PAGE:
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We’ll say it again: It’s time to fix the SALT cap


U.S. Rep. Tom Suozzi, a Democrat from Glen Cove, has campaigned relentlessly to eliminate the $10,000 cap on deductions of state and local taxes imposed by the 2017 Tax Cuts and Jobs Act, which President Trump shepherded through Congress. That single act has cost many Long Islanders thousands of dollars.

Now Suozzi is finally getting an assist from a powerful ally in the Senate, Minority Leader Chuck Schumer. It’s about time. Thank you, Senator Schumer, for advocating for the elimination of this provision.

Most Long Islanders are hurting because of the coronavirus pandemic. Many have lost their jobs: At the height of the crisis in April, Nassau County’s unemployment rate climbed to nearly 16 percent, before declining slightly. The loss of thousands of dollars in federal tax deductions has dealt a severe blow to too many families at a time when they are feeling most desperate. It’s time that Congress and the president recognize — and repair — the damage they have done to those families, and to Long Island’s economy.

In its most recent coronavirus package, the House called for the elimination of the SALT deduction cap. The Senate should follow suit. If passed by Congress and signed by the president, such a measure would put thousands of dollars back into many Long Islanders’ pockets. That would mean real and lasting relief.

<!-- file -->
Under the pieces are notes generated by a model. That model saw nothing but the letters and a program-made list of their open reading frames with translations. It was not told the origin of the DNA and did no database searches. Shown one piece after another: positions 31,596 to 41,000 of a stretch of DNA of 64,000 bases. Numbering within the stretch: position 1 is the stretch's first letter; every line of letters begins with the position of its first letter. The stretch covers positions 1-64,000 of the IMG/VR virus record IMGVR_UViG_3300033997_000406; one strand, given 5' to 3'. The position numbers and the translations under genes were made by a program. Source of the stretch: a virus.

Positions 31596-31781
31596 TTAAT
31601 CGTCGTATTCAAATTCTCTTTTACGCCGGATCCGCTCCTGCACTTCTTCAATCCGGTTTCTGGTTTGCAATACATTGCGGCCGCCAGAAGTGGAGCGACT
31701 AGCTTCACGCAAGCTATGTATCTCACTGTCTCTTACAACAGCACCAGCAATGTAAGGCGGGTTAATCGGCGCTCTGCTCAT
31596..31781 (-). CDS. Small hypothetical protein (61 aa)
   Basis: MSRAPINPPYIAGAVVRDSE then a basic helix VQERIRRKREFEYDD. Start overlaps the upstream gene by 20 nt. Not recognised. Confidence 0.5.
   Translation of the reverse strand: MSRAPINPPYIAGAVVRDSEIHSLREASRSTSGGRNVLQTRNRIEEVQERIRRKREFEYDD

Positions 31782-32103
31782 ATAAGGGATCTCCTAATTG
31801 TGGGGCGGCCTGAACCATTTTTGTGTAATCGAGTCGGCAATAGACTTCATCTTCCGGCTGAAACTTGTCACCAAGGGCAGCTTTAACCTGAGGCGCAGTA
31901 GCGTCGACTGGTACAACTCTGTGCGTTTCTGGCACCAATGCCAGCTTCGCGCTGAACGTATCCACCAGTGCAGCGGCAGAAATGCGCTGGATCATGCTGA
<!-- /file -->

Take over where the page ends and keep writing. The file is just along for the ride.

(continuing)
New York, and Long Island in particular, deserves better than the tax plan hastily prepared by the president in 2017. According to Suozzi:

• New Yorkers already subsidize other states by paying $36 billion to $45 billion more in taxes than we get back from the federal government. Other states, like Kentucky, home to Senate Majority Leader Mitch McConnell, are the beneficiaries of this largesse.

• Limiting the SALT deduction to $10,000 results in double taxation by imposing federal taxes on the income used to pay state and local taxes.

• Limiting the deduction drives wealthier people to other states and leaves middle- and lower-income taxpayers to pay for school, police, and other essential state and local tax burdens.

Passage of the Tax Cuts and Jobs Act has led to an uneven, unfair taxation system that treats states like New York as cash cows. Now, not later, is the time for a fix.